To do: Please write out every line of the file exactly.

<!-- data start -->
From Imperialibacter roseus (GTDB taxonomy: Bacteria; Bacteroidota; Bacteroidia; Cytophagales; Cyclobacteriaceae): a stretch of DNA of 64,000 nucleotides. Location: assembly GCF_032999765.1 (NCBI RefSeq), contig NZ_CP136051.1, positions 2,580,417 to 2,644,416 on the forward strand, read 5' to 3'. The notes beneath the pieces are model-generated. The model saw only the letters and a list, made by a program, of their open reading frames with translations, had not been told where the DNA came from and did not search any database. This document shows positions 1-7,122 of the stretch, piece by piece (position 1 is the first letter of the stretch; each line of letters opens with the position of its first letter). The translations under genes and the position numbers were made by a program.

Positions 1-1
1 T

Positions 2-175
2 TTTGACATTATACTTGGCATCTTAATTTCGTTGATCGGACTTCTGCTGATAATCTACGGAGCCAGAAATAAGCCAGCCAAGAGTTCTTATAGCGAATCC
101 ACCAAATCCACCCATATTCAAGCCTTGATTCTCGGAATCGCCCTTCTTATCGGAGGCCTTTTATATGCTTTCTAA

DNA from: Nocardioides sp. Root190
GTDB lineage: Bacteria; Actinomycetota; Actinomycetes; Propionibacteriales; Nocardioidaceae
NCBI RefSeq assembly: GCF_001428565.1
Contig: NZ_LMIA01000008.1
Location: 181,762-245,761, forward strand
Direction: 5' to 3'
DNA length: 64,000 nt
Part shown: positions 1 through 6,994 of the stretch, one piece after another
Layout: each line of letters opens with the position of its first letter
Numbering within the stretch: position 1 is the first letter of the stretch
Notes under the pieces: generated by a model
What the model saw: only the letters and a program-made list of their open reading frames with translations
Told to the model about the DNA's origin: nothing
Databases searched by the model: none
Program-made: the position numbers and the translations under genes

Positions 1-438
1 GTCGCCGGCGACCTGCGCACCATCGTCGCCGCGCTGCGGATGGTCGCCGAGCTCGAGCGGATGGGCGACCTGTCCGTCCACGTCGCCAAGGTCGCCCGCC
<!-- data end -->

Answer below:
From Imperialibacter roseus (GTDB taxonomy: Bacteria; Bacteroidota; Bacteroidia; Cytophagales; Cyclobacteriaceae): a stretch of DNA of 64,000 nucleotides. Location: assembly GCF_032999765.1 (NCBI RefSeq), contig NZ_CP136051.1, positions 2,580,417 to 2,644,416 on the forward strand, read 5' to 3'. The notes beneath the pieces are model-generated. The model saw only the letters and a list, made by a program, of their open reading frames with translations, had not been told where the DNA came from and did not search any database. This document shows positions 1-7,122 of the stretch, piece by piece (position 1 is the first letter of the stretch; each line of letters opens with the position of its first letter). The translations under genes and the position numbers were made by a program.

Positions 1-1
1 T

Positions 2-175
2 TTTGACATTATACTTGGCATCTTAATTTCGTTGATCGGACTTCTGCTGATAATCTACGGAGCCAGAAATAAGCCAGCCAAGAGTTCTTATAGCGAATCC
101 ACCAAATCCACCCATATTCAAGCCTTGATTCTCGGAATCGCCCTTCTTATCGGAGGCCTTTTATATGCTTTCTAA

DNA from: Nocardioides sp. Root190
GTDB lineage: Bacteria; Actinomycetota; Actinomycetes; Propionibacteriales; Nocardioidaceae
NCBI RefSeq assembly: GCF_001428565.1
Contig: NZ_LMIA01000008.1
Location: 181,762-245,761, forward strand
Direction: 5' to 3'
DNA length: 64,000 nt
Part shown: positions 1 through 6,994 of the stretch, one piece after another
Layout: each line of letters opens with the position of its first letter
Numbering within the stretch: position 1 is the first letter of the stretch
Notes under the pieces: generated by a model
What the model saw: only the letters and a program-made list of their open reading frames with translations
Told to the model about the DNA's origin: nothing
Databases searched by the model: none
Program-made: the position numbers and the translations under genes

Positions 1-438
1 GTCGCCGGCGACCTGCGCACCATCGTCGCCGCGCTGCGGATGGTCGCCGAGCTCGAGCGGATGGGCGACCTGTCCGTCCACGTCGCCAAGGTCGCCCGCC